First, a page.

The LP Procedure |

Pricing |

PROC LP performs multiple pricing when determining which variable will enter the basis at each pivot (Greenberg 1978). This heuristic can shorten execution time in many problems. The specifics of the multiple pricing algorithm depend on the value of the PRICETYPE= option. However, in general, when some form of multiple pricing is used, during the first iteration PROC LP places the PRICE= nonbasic columns yielding the greatest marginal improvement to the objective function in a candidate list. This list identifies a subproblem of the original. On subsequent iterations, only the reduced costs for the nonbasic variables in the candidate list are calculated. This accounts for the potential time savings. When either the candidate list is empty or the subproblem is optimal, a new candidate list must be identified and the process repeats. Because identification of the subproblem requires pricing the complete problem, an iteration in which this occurs is called a *major iteration*. A *minor iteration* is an iteration in which only the subproblem is to be priced.

The value of the PRICETYPE= option determines the type of multiple pricing that is to be used. The types of multiple pricing include partial suboptimization (PRICETYPE=PARTIAL), complete suboptimization (PRICETYPE=COMPLETE), and complete suboptimization with dynamically varying the value of the PRICE= option (PRICETYPE=DYNAMIC).

When partial suboptimization is used, in each minor iteration the nonbasic column in the subproblem yielding the greatest marginal improvement to the objective is brought into the basis and removed from the candidate list. The candidate list now has one less entry. At each subsequent iteration, another column from the subproblem is brought into the basis and removed from the candidate list. When there are either no remaining candidates or the remaining candidates do not improve the objective, the subproblem is abandoned and a major iteration is performed. If the objective cannot be improved on a major iteration, the current solution is optimal and PROC LP terminates.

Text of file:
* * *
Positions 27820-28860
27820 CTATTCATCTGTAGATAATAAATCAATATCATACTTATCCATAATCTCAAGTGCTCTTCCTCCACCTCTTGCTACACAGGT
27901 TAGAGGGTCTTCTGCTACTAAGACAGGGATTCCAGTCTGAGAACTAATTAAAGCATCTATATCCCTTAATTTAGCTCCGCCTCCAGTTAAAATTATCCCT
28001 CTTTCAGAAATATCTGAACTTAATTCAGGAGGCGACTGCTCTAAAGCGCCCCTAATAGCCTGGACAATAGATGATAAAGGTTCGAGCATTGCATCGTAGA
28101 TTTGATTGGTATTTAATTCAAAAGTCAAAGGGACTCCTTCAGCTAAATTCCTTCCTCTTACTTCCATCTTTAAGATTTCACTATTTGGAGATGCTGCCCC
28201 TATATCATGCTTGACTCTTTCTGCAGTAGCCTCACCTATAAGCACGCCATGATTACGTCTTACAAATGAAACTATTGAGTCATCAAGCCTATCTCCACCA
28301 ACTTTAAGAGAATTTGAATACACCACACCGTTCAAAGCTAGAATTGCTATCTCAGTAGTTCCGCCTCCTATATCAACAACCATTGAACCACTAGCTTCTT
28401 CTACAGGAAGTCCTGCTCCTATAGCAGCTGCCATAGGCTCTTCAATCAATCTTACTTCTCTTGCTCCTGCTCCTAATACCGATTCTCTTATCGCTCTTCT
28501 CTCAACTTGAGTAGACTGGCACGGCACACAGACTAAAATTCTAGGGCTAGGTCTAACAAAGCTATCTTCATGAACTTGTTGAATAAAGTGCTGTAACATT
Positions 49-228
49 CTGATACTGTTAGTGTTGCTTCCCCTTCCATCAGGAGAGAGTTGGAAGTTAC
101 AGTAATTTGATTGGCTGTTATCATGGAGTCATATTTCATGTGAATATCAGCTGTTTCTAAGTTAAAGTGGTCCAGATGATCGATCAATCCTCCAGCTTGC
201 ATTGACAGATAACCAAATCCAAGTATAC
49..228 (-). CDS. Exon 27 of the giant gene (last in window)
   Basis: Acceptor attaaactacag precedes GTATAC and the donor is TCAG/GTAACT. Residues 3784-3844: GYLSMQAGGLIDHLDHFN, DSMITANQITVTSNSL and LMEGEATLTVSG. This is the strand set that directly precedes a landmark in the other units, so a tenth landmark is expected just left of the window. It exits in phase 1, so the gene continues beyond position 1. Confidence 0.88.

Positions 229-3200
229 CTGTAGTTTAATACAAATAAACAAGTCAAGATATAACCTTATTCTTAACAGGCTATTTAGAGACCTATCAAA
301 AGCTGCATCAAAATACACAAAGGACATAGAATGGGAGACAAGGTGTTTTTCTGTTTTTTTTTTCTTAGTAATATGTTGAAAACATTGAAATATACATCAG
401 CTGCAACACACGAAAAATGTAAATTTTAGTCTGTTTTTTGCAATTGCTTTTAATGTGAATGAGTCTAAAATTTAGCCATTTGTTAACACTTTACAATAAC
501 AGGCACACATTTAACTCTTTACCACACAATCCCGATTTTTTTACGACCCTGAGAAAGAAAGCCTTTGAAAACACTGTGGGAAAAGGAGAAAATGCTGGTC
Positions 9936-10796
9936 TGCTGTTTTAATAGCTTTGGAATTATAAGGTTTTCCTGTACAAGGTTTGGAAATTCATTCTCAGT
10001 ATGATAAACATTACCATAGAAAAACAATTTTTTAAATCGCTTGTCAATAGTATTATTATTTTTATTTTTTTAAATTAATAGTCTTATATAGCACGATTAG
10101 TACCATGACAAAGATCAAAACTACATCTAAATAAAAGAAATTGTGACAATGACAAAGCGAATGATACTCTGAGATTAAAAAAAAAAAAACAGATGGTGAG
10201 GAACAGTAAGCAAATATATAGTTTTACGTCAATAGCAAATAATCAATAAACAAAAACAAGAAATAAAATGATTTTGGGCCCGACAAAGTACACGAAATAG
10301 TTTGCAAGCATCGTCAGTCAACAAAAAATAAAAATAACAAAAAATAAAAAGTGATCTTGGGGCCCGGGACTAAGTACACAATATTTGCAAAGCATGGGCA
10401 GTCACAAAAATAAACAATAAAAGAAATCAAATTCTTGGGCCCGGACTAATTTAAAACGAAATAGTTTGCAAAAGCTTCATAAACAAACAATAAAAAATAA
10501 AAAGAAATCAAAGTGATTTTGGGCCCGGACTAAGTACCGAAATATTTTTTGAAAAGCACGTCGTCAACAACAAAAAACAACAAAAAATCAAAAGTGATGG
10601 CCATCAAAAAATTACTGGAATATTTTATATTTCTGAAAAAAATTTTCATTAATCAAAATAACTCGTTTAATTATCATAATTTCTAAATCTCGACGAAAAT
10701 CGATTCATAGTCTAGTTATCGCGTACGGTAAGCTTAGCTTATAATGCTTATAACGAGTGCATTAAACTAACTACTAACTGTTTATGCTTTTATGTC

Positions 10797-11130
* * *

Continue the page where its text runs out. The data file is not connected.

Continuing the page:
Complete suboptimization is identical to partial suboptimization with one exception. When a nonbasic column from the subproblem is brought into the basis, it is replaced in the candidate list by the basic column that is leaving the basis. As a result, the candidate list does not diminish at each iteration.

When PRICETYPE=DYNAMIC, complete suboptimization is performed, but the value of the PRICE= option changes so that the ratio of minor to major iterations is within two units of the PRICE= option.

These heuristics can shorten execution time for small values of the PRICE= option. Care should be exercised in choosing a value from the PRICE= option because too large a value can use more time than if pricing were not used.

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